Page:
If lawmakers limit where we can invest taxpayer money, it will cost you

This article was originally published by AZ Central.

Opinion: It’s my job as county treasurer to safeguard public funds. But the Arizona Legislature and Congress could derail our measured investments.
Sarah Benatar – opinion contributor

It has become abundantly clear that climate change poses a real threat to our planet and our way of life — temperatures soaring to unprecedented levels and catastrophic weather events becoming more frequent.

But it doesn’t stop there.

These rapid environmental shifts also carry significant financial risks that businesses, governments and local communities need to grapple with and plan for.

Disturbingly, extreme politicians in state capitols across the country have been trying to make it more difficult for public servants like me to do just that, leading to potentially dire consequences for the taxpayers and pension holders that I represent. 

Legislation would’ve limited where we bank

For example, states including Florida, Kansas and Utah have all implemented legislation that severely limits responsible investing.

Here at home, had it not been for Gov. Katie Hobbs’ veto on Senate Bill 1500, public servants like me would’ve been severely limited in our ability to invest responsibly on behalf of our constituents.

Here’s what I mean.

Right now there are only five banks in Arizona providing banking services to counties. If SB 1500 were law, the bond market would be even more limited by blacklisting firms that consider environmental and social risks, causing less competition and additional unnecessary costs for counties and taxpayers.

Now, some in Congress want to take these same legislative strategies nationwide, with politicians playing armchair financial adviser rather than allowing trained investment professionals to do our jobs. 

I must assess all risks. That’s responsible

As the treasurer of Coconino County, it’s my responsibility to safeguard our county’s public funds and invest in the long-term interests of the communities and citizens that I represent.

This requires me to continuously assess a variety of risk variables that could affect investment returns — and in a world where the real-world impacts of climate change grow clearer by the day, I would be remiss not to consider these environmental risks as part of my financial decision-making processes, alongside other risk factors.

This is simply being responsible.

Incorporating climate and social risk assessments has significantly influenced our investment decisions, leading us to prioritize these risks more than we did even five years ago.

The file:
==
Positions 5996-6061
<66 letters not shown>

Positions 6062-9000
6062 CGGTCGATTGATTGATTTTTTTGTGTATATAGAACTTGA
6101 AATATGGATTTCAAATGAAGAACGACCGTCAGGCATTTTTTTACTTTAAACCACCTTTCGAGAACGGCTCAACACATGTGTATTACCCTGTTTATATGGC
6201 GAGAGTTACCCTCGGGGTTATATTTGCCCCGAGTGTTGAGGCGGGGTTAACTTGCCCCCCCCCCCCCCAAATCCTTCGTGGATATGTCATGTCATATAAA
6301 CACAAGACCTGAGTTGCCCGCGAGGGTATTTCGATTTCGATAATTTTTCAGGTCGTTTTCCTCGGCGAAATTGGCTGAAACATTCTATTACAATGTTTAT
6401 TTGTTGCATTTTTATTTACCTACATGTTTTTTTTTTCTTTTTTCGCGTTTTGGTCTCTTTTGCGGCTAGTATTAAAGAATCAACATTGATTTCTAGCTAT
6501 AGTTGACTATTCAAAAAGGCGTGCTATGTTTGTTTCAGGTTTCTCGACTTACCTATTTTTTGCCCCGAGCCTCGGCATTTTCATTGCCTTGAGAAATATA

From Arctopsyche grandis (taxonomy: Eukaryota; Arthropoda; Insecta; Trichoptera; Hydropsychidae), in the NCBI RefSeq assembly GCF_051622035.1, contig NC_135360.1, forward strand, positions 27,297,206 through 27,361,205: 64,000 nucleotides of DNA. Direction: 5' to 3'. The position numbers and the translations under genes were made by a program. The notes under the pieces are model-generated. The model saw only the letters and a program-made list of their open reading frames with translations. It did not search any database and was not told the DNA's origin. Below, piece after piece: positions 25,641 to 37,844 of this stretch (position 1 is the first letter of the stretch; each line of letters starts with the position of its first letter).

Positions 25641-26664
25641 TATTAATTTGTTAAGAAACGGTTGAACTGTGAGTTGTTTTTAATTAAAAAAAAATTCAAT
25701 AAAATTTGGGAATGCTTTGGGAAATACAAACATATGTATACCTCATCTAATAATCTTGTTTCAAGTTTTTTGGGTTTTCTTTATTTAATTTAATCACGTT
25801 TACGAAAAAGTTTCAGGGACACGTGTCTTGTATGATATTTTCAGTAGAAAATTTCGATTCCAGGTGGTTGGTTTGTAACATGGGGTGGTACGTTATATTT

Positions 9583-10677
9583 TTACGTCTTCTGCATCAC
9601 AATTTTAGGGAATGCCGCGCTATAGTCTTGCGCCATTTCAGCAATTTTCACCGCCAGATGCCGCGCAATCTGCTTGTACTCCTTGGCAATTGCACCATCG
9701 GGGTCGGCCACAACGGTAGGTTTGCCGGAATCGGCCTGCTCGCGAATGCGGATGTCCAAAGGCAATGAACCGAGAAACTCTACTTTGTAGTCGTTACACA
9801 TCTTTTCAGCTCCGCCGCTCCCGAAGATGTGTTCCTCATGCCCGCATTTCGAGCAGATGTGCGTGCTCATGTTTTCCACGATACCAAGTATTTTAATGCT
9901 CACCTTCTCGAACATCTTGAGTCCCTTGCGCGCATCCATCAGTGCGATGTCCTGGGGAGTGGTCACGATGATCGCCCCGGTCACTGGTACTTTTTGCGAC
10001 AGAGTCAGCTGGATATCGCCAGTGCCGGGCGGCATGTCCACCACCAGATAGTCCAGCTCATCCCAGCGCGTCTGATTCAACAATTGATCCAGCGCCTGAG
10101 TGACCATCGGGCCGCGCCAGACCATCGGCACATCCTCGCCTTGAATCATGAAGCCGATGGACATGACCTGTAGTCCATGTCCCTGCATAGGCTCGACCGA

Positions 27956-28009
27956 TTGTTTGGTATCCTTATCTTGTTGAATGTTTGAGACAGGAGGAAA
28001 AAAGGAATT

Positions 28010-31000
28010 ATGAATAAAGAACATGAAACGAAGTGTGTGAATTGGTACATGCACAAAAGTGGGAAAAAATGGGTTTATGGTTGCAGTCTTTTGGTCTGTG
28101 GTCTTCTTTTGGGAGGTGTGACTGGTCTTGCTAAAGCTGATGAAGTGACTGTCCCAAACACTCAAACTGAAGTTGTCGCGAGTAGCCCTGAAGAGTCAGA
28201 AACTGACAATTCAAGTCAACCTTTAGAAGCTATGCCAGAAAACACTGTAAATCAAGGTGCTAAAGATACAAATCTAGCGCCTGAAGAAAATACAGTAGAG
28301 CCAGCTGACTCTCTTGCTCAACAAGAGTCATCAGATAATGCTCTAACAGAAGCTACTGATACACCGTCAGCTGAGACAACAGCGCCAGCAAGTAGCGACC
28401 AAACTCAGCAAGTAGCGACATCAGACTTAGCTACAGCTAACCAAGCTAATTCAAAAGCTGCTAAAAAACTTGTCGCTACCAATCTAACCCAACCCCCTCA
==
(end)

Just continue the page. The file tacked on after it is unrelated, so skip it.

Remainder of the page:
Recognizing their importance, we’ve adjusted our strategy. Specifically, we’ve increased our corporate bond investment limit from 20% to 25%, ensuring our community and its people benefit from diversified investments and better returns.

Limits could hurt firefighters, teachers

This is why preventing access to such material risk information or even outright banning responsible investing strategies contradicts prudent financial management and fiduciary standards.

What’s worse, this type of banking crunch I mentioned earlier would also raise serious questions about how to fund the salaries of essential county employees.

In this nightmare scenario, county payments would no longer be able to be paid by credit card. Imagine firefighters waiting for their paychecks after fighting a wildfire.

Imagine school teachers wondering if there will be money in their accounts come payday for all the hard work they do educating our kids.

These public servants deserve our best — and banning responsible investing would prevent us from giving it to them.

Expect these attacks to keep coming

Now, fringe lawmakers in Washington are trying to elevate these attacks on responsible investing to the federal level.

That’s why I recently testified before Congress about the dangers of limiting the consideration of environmental and social risk factors in investment decision-making.

Bills like those that recently passed the Arizona Legislature and those now being considered in Congress would substantially limit the ability of financial professionals to evaluate all the risks in a given investment decision and make a choice that is likely to generate positive returns. 

In Arizona, we’ve mostly staved off the worst effects of short-sighted legislation such as SB 1138 and SB 1139 — so far.

But if the recent developments coming out of D.C. are any indication, these fringe attacks will keep coming.

We can’t allow the political demands of a few politicians and special interests to overrule our fiduciary responsibility to taxpayers. The financial health of our communities depends on it. 

Sarah Benatar is the treasurer of Coconino County. Reach her at [email protected].

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